(CNSNews.com) – George Floyd’s name is now “synonymous with justice, and dignity, and grace, and prayerfulness – and prayerfulness,” House Speaker Nancy Pelosi said after a jury in Minnesota delivered a guilty verdict Tuesday in the murder trial of former police officer Derek Chauvin.
She thanked God – and “Jesus, because we were praying to Him all along.”
Taking part in a press conference with members of the Congressional Black Caucus (CBC), Pelosi said the Floyd family – with whom she had spoken earlier in the day, to thank them for their grace and dignity – were “people of faith.”
Pelosi said she thanked God that “the jury validated what we saw.”
“Thank you George Floyd,” she said, looking upward briefly, “for sacrificing your life for justice. For being there to call out to your Mom – how, how heartbreaking was that? – call out for your Mom, ‘I can’t breathe.’ But because of you, and because of thousands, millions of people around the world who came out for justice, your name will always be synonymous with justice.”
“And now we have to make sure justice prevails in the sentencing,” Pelosi added.
CBC member Rep. Karen Bass (D-Calif.) also referred to the sentencing of Chauvin, which Hennepin County Judge Peter Cahill said would take place in eight weeks.
“Step one is the verdict,” she said. “Step two is the sentencing, and we have been through this too many times to know you can get a verdict, but the sentencing must match the crime that he was convicted of.”
On social media, a clip of Pelosi saying, “Thank you George Floyd for sacrificing your life for justice” drew some strong responses, with Twitter posters questioning her choice of words and underlining that Floyd “was murdered.”
Pelosi then posted a tweet saying, “George Floyd should be alive today. His family’s calls for justice for his murder were heard around the world. He did not die in vain. We must make sure other families don’t suffer the same racism, violence & pain, and we must enact the George Floyd Justice in Policing Act.”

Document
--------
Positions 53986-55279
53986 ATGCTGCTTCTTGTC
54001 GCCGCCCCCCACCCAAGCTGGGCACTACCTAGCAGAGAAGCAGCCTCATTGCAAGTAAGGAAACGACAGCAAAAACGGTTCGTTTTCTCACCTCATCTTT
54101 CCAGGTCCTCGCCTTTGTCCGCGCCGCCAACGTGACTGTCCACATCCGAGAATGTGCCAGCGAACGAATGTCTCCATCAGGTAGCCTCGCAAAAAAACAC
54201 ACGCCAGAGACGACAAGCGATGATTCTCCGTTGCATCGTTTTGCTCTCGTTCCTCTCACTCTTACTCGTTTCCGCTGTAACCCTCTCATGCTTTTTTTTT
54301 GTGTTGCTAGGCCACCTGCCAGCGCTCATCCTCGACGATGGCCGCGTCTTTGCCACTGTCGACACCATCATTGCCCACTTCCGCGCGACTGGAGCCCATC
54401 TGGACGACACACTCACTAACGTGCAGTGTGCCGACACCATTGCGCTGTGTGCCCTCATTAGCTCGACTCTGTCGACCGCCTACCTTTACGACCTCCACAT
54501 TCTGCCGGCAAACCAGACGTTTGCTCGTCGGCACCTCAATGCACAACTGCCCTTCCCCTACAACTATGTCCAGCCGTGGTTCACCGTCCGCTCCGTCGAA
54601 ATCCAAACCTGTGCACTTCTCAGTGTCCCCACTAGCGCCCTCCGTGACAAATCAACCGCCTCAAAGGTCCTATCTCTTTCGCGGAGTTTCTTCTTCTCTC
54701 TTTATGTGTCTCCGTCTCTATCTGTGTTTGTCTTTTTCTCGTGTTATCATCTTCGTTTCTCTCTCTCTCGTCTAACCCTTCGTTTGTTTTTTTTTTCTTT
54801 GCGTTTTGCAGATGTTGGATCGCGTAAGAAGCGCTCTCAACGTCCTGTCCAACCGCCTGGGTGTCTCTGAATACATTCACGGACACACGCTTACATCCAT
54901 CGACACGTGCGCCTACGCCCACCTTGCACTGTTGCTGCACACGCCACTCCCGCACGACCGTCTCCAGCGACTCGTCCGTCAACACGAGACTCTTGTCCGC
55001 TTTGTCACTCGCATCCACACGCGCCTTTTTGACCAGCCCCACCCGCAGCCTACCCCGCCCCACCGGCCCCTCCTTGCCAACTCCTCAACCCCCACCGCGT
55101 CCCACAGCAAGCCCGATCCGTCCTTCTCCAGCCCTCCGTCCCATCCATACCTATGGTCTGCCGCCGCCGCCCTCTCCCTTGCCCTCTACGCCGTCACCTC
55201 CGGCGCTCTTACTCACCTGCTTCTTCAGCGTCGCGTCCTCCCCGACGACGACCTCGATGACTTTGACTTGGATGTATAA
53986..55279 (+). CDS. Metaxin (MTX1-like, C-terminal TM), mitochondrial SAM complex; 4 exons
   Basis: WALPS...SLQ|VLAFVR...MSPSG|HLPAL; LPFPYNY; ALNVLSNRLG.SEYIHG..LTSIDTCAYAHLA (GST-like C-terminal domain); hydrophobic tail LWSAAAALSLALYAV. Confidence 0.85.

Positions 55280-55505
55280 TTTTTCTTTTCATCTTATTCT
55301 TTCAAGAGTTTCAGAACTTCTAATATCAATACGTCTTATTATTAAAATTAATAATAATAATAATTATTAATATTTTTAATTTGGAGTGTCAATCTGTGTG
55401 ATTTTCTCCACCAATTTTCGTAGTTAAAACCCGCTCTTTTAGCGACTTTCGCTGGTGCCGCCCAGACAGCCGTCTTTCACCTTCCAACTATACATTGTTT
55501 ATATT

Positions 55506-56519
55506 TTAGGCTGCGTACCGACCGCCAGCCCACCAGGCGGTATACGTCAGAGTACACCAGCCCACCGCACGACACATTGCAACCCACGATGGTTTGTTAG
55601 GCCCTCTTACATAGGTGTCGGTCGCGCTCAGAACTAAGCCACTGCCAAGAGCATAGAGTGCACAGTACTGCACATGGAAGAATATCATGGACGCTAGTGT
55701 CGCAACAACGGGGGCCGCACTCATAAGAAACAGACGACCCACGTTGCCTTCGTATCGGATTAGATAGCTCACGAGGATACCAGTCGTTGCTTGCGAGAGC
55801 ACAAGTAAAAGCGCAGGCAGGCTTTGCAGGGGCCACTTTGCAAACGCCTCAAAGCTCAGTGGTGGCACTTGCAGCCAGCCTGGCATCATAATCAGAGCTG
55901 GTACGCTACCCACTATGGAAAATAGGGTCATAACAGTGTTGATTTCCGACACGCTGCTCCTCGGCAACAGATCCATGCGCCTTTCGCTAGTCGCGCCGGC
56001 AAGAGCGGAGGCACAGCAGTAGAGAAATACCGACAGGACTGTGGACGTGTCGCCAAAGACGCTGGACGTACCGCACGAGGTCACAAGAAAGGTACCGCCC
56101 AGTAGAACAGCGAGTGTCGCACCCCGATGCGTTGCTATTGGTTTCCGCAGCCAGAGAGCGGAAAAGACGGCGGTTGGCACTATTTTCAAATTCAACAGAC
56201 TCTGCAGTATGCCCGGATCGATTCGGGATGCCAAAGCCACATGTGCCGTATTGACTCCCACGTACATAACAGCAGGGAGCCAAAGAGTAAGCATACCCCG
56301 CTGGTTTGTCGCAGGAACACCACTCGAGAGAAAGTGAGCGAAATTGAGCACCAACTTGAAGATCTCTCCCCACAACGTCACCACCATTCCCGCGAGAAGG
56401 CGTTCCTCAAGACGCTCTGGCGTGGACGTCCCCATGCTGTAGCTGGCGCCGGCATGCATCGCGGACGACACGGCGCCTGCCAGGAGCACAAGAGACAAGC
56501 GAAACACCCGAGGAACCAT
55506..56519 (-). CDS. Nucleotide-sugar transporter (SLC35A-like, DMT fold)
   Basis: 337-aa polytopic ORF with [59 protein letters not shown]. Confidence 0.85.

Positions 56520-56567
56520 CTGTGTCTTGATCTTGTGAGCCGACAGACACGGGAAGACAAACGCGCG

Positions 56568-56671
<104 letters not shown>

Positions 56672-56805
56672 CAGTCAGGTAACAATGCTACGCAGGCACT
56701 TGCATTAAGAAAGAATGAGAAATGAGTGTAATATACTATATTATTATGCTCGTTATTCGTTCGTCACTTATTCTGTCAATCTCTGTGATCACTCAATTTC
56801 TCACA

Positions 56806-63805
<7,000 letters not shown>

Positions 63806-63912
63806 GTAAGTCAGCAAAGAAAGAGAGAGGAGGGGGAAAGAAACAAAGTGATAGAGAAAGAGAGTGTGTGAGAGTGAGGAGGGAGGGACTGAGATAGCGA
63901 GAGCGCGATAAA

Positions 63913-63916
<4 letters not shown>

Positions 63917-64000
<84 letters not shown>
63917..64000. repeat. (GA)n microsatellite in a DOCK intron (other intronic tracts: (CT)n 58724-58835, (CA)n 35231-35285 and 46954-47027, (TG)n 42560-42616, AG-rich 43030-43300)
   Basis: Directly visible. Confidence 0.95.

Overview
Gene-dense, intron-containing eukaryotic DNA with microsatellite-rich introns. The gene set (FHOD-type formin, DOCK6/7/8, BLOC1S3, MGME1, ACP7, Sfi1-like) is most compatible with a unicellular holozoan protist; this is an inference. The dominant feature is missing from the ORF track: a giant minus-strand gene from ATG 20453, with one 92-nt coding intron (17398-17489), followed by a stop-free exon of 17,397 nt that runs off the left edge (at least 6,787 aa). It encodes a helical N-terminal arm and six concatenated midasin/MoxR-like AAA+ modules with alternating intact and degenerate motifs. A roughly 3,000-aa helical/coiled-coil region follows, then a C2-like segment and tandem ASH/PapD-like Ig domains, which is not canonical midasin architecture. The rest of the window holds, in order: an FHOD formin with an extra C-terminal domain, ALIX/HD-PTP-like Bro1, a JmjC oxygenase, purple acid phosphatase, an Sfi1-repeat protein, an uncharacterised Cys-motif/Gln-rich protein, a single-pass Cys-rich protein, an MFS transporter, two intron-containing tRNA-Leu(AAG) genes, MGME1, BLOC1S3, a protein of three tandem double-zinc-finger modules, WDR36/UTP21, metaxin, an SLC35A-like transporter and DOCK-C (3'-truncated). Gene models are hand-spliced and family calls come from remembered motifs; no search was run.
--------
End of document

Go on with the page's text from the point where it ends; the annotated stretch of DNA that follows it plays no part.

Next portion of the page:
Floyd, 46, died after Chauvin knelt on his neck during an arrest in a Minneapolis city street last May. A jury in Minnesota on Tuesday found the former police officer guilty on all three counts he was facing – second-degree unintentional murder, third-degree murder, and second-degree manslaughter.
“This verdict, we certainly agree with – guilty on all charges – but we want our message to be very clear that this is just the first step. We know clearly that justice has been delayed,” CBC chair Rep. Joyce Beatty (D-Ohio) said at the briefing.
“We are hopeful that today will be the catalyst to turn the pain, the agony, the justice delayed into actions that go far beyond today,” she said. “We stand with the family who have suffered so much.”
The George Floyd Justice in Policing Act, authored by Bass with 230 Democratic cosponsors, passed the House in a 236-181 vote in June last year but did not advance in the U.S. Senate.
Among other things, the bill would require all law enforcement personnel to undergo training on issues of racial or religious profiling, and require federal uniformed police officers to wear body cameras and marked federal police vehicles to be equipped with dashboard cameras.
The legislation would create a national registry of data on complaints and records of police misconduct, and would limit qualified immunity as a defense to liability in private civil actions against law enforcement officers.
President Biden in his remarks after the Chauvin verdict said he told the Floyd family that “we’re going to continue to fight for the passage of the George Floyd Justice in Policing Act so we can – I can sign it into law as quickly as possible.”